Last week, Maryland governor Larry Hogan notified the State Board of Education (on which I serve*) and Education Secretary Betsy DeVos that he will not sign the state’s ESSA accountability plan, which is due in Washington on Monday. The previous day, Wisconsin governor Scott Walker notified his...

Analysis and Commentary

Should Teachers Be Allowed To Promote Commercial Products?

by Chester E. Finn Jr.via EducationNext
Thursday, September 7, 2017

The New York Times ran an interminable front-page piece on Sunday raising doubts about the ethics and propriety of teachers who promote commercial products, especially those from big tech firms like Apple and Google, for use by other teachers and their schools. The example that reporter Natasha Singer focused on—”one of the tech-savviest teachers in the United States”—is an ace third grade teacher named Kayla Delzer, whose classroom is in the hamlet of Mapleton, North Dakota. 

Analysis and Commentary

Trump's Cruel Move On DACA

by Chester E. Finn Jr.via Flypaper (Fordham Education Blog)
Tuesday, September 5, 2017

When I endorsed the “Dream Act” fourteen long years ago, I introduced “Alex,” the then-very-young lad whom my wife and I were helping to cope with some of the challenges of life in America for an entirely innocent victim of this country’s wretchedly screwed up and inhumane immigration laws.

school children
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Diversifying Our Selective Colleges Begins In Kindergarten

by Chester E. Finn Jr., Brandon L. Wright via Education Gadfly (Thomas B. Fordham Institute)
Wednesday, August 30, 2017

A recent New York Times analysis suggests that a generation of policies meant to bring racial proportionality to our selective colleges has failed. “Even after decades of affirmative action, black and Hispanic students are more underrepresented at the nation’s top colleges and universities than they were 35 years ago,” declared the authors.

Analysis and Commentary

Personalizing Via Technology?

by Chester E. Finn Jr.via Flypaper (Fordham Education Blog)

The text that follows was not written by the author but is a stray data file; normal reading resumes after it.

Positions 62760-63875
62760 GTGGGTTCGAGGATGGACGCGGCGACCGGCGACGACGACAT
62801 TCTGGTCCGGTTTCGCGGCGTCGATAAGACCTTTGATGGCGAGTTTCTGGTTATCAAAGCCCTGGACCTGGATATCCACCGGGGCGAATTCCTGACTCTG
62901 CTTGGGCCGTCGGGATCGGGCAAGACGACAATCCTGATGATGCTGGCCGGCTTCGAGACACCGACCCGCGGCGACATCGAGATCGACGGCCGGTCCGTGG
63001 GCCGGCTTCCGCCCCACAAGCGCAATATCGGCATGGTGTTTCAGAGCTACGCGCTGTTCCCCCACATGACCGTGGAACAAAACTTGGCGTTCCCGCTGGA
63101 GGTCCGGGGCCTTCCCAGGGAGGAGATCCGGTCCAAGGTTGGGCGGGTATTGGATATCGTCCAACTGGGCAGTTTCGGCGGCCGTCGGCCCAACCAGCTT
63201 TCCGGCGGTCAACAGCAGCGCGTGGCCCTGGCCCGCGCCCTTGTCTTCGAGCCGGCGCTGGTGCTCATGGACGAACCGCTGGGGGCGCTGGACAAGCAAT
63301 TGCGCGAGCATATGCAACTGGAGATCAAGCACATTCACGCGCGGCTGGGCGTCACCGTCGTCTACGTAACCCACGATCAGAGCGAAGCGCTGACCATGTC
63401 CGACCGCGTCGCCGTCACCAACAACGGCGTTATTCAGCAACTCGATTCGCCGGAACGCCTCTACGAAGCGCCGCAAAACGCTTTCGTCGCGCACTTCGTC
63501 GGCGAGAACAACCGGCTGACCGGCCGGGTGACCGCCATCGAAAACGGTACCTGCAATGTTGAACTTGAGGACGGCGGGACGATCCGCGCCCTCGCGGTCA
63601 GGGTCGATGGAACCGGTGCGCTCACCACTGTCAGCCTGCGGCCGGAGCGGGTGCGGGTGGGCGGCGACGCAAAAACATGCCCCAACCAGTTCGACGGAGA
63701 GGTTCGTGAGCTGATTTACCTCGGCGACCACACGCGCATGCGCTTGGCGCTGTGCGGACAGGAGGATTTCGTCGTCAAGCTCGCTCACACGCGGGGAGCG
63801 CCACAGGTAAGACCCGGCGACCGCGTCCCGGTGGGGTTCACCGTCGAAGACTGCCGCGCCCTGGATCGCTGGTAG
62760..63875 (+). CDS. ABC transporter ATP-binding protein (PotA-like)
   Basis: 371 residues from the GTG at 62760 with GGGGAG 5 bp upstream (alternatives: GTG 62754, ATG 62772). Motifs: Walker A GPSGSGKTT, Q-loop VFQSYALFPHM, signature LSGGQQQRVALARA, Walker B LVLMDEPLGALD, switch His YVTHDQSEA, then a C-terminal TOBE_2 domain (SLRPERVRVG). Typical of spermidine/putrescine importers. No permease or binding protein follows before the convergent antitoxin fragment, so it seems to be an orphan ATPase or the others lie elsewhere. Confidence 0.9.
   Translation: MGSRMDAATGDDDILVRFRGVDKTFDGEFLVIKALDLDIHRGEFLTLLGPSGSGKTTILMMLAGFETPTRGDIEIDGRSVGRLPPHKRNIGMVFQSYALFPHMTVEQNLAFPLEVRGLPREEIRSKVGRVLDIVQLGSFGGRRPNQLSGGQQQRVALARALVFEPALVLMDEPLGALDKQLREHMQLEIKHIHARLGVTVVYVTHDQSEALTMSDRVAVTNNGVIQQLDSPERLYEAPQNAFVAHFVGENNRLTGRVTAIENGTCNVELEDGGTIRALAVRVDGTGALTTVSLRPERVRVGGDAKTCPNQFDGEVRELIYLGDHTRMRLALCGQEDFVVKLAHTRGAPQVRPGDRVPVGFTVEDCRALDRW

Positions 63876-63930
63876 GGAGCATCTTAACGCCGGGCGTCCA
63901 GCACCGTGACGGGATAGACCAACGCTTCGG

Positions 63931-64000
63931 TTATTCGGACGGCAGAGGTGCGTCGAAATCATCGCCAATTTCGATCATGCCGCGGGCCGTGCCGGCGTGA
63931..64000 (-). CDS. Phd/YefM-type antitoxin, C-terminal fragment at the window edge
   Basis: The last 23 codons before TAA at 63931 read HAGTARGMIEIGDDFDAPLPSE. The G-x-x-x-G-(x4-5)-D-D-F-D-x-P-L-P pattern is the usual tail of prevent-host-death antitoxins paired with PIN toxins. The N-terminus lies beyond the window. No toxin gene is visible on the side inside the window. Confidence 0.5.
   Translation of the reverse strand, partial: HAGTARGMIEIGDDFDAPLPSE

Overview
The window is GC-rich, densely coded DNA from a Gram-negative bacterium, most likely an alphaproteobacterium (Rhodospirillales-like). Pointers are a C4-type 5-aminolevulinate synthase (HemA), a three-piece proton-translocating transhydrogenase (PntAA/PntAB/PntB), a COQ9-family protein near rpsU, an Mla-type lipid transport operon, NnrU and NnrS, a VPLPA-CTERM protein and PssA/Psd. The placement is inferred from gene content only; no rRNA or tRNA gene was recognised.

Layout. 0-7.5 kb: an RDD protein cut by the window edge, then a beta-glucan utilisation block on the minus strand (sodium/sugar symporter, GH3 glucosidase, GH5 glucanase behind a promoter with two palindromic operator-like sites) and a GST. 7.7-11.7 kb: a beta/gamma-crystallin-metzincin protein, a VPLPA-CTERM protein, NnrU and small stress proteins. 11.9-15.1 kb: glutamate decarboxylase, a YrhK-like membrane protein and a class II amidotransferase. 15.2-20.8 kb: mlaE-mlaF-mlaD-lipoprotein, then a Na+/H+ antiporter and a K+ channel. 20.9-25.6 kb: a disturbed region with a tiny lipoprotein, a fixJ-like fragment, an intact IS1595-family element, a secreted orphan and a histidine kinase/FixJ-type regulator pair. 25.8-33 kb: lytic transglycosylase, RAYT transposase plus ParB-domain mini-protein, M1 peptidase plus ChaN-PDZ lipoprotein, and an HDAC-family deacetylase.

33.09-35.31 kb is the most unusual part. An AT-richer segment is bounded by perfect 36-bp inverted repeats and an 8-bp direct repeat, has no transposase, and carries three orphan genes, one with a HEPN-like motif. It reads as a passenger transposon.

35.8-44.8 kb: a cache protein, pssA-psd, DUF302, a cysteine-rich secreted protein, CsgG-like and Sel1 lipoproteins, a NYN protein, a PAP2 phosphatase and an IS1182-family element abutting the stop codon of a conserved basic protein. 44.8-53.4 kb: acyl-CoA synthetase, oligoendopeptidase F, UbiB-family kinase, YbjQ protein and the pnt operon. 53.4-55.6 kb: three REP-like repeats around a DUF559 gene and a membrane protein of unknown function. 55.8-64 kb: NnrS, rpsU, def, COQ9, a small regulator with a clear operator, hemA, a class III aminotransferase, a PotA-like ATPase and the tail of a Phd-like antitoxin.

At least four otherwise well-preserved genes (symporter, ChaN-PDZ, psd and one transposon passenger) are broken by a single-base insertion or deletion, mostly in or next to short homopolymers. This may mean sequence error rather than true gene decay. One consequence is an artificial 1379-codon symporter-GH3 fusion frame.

Wednesday, August 23, 2017

Last month, The Economist ran a terrific combination feature and editorial on educational technology and how, properly deployed, it can transform the old Prussian model of schooling that most of the world has followed since the eighteenth century.

Analysis and Commentary

Betsy DeVos Promotes Parents As First Line Of Defense On School Accountability

by Chester E. Finn Jr.via EducationNext
Tuesday, August 22, 2017

Accountability for schools of choice is a topic forever in the news—and in dispute. The latest combatant is none other than Education Secretary Betsy DeVos, who made clear in a recent interview with the Associated Press that she favors letting the market work its will and trusting parents to judge whether a school is worth attending. In this context, she was referring specifically to private schools insofar as they participate in publicly financed voucher or tax-credit-scholarship programs. 

Analysis and Commentary

Betsy DeVos Is Wrong About Accountability For Schools Of Choice

by Chester E. Finn Jr.via Flypaper (Fordham Education Blog)
Wednesday, August 16, 2017

Accountability for schools of choice is a topic forever in the news—and in dispute. The latest combatant is none other than Education Secretary Betsy DeVos, who made clear in a recent interview with the Associated Press that she favors letting the market work its will and trusting parents to judge whether a school is worth attending. In this context, she was referring specifically to private schools insofar as they participate in publicly financed voucher or tax-credit-scholarship programs.